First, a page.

Morbid obesity is a chronic, progressive disease. The American Medical Association (AMA) recognized this in 2013 – a step in the right direction. But there is still a great deal of work to be done to cast obesity as a disease, eliminate stigmas and reshape how patients should be treated as a result.
According to the CDC, one-third (or 78.6 million) of the United States population is considered obese. Obesity has become an epidemic in the United States. And still, it is often viewed as a lifestyle choice or character flaw, rather than a disease.
Many metabolic and bariatric programs find success by developing methodologies that de-stigmatize obesity and re-cast it as a multi-factorial health condition that deserves treatment. These campaigns are often launched through a variety of channels, including live educational events, advertising and social media.
We need to change perceptions around obesity, and it starts with transforming the way these patients are managed.
Treating the Disease, Not Just the Associated Conditions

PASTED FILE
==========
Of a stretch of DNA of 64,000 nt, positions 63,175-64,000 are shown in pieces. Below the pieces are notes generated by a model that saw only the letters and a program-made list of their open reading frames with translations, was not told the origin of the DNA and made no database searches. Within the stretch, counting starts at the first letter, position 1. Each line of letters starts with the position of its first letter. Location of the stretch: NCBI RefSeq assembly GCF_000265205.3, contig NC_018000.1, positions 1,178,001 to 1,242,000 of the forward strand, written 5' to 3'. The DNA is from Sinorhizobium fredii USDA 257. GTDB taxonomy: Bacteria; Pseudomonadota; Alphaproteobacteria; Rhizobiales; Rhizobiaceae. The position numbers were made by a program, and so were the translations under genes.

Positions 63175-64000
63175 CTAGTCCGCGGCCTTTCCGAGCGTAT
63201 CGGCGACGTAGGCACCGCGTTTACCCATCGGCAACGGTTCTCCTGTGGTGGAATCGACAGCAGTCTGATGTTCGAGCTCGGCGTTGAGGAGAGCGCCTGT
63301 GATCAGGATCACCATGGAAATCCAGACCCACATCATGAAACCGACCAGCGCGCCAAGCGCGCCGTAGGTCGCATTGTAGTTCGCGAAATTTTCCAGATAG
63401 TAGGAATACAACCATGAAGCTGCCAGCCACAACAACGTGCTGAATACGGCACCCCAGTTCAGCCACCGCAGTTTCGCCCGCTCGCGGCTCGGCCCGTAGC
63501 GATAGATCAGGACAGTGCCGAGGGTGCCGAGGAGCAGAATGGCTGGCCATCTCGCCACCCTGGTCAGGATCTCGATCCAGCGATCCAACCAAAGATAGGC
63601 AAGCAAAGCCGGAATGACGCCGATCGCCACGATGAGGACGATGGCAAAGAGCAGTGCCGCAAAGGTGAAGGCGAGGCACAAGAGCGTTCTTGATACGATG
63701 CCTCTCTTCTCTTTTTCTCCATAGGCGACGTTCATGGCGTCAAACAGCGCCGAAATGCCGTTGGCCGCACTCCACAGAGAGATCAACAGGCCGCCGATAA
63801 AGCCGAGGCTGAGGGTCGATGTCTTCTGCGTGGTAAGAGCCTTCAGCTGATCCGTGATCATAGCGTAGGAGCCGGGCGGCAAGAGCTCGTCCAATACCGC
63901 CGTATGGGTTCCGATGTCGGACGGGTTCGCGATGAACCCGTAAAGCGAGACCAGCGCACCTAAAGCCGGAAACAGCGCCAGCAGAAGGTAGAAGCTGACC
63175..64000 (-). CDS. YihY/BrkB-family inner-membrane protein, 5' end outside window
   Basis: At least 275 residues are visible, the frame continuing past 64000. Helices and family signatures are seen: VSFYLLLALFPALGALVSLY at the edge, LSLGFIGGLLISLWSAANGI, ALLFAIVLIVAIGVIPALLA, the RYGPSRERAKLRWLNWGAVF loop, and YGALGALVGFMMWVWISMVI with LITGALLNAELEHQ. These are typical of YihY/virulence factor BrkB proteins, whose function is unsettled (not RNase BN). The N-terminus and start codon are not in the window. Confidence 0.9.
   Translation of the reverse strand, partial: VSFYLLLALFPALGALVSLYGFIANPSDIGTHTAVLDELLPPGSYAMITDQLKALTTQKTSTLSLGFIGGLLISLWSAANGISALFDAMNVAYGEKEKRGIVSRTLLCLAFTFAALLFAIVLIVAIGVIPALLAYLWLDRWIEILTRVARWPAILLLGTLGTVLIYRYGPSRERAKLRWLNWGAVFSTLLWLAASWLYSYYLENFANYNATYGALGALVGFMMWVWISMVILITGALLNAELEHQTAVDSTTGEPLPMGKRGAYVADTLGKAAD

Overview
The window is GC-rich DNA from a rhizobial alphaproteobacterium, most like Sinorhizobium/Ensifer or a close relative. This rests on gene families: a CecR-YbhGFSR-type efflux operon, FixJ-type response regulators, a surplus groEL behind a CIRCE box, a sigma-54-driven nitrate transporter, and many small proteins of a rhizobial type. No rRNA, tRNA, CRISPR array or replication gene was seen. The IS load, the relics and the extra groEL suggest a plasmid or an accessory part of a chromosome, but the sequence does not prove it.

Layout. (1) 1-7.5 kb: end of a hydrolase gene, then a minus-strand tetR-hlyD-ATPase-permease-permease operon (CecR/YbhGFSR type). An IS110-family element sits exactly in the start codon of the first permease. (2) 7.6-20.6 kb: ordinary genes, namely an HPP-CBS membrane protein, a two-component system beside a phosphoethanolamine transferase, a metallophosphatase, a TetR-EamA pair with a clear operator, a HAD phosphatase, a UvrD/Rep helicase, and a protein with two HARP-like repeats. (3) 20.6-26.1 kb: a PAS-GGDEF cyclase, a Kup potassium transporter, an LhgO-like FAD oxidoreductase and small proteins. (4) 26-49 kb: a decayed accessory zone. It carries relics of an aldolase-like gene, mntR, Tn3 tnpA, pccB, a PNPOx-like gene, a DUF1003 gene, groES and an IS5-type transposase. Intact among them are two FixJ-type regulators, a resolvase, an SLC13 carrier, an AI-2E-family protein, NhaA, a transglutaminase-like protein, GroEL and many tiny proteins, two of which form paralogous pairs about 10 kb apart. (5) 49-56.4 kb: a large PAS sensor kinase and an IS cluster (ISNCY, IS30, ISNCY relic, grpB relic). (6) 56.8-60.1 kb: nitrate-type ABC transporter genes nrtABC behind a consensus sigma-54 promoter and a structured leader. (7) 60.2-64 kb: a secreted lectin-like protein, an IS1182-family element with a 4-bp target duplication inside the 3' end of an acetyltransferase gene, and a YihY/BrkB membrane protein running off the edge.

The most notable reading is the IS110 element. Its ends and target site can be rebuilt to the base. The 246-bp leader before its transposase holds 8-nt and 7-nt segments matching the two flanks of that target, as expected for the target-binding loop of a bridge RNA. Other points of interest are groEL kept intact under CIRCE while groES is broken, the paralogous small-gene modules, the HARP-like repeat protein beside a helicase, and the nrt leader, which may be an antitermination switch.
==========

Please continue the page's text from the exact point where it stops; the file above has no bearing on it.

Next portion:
Historically, many healthcare providers have focused solely on the diagnosis and treatment of the comorbidities associated with obesity. These patients often suffer with conditions such as heart disease and type 2 diabetes, which are treated separately by their physicians.
But with forward-thinking healthcare providers transforming the way these patients are treated, there are significant opportunities for patients and providers to better manage obesity holistically – which also address the devastating comorbid conditions. But at times, when patients search for solutions, they can experience challenges in finding the right weight loss programs that follow the most recent guidelines.
A recent study released by Johns Hopkins found the weight loss marketplace is more like the “Wild West” and that only 9 percent of programs in their study adhered to 2013 American Heart Association, American College of Cardiology, and The Obesity Society weight-management guidelines. Most of the programs also come with significant out of pocket medical expenses that are not covered by their insurance programs.
Improving access, treatment options, eliminating social bias, stigmas and increasing public awareness of obesity, while also evolving patient care, can be challenging for the healthcare industry. With morbid obesity becoming a major public health issue, helping patients overcome this disease benefits not only the individuals but also society as a whole.